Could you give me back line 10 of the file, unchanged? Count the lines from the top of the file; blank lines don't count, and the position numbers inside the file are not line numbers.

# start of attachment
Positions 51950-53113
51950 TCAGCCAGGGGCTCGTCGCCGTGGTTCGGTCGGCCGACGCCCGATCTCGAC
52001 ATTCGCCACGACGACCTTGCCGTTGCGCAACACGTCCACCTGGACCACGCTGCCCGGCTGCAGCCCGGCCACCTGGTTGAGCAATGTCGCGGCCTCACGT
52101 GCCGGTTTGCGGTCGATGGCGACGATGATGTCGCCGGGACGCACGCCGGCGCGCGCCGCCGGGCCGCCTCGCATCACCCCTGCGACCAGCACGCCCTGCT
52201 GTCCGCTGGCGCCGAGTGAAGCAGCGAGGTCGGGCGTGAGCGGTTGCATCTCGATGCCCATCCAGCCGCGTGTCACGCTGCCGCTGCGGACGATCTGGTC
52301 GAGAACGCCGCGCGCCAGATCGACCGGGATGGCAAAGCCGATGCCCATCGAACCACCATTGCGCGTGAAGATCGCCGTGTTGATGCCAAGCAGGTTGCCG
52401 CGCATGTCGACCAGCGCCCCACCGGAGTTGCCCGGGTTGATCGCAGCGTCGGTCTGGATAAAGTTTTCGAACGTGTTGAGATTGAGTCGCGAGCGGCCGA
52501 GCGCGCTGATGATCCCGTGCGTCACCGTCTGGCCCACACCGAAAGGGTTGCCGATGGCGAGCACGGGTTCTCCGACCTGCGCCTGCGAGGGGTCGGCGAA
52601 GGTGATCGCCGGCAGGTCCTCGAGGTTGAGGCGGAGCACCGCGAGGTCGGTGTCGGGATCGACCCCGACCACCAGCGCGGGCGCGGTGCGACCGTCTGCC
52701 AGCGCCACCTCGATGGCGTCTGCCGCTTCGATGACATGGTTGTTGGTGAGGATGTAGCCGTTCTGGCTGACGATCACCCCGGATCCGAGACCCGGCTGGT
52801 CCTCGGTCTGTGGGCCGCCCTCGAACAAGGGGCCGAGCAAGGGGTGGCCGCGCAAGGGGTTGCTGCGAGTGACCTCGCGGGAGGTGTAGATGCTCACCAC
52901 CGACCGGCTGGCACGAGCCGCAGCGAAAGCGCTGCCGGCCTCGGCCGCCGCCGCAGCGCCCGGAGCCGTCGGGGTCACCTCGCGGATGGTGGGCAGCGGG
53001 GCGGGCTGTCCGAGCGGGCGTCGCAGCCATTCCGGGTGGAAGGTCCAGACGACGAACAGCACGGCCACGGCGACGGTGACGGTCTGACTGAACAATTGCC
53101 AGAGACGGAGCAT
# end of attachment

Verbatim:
52701 AGCGCCACCTCGATGGCGTCTGCCGCTTCGATGACATGGTTGTTGGTGAGGATGTAGCCGTTCTGGCTGACGATCACCCCGGATCCGAGACCCGGCTGGT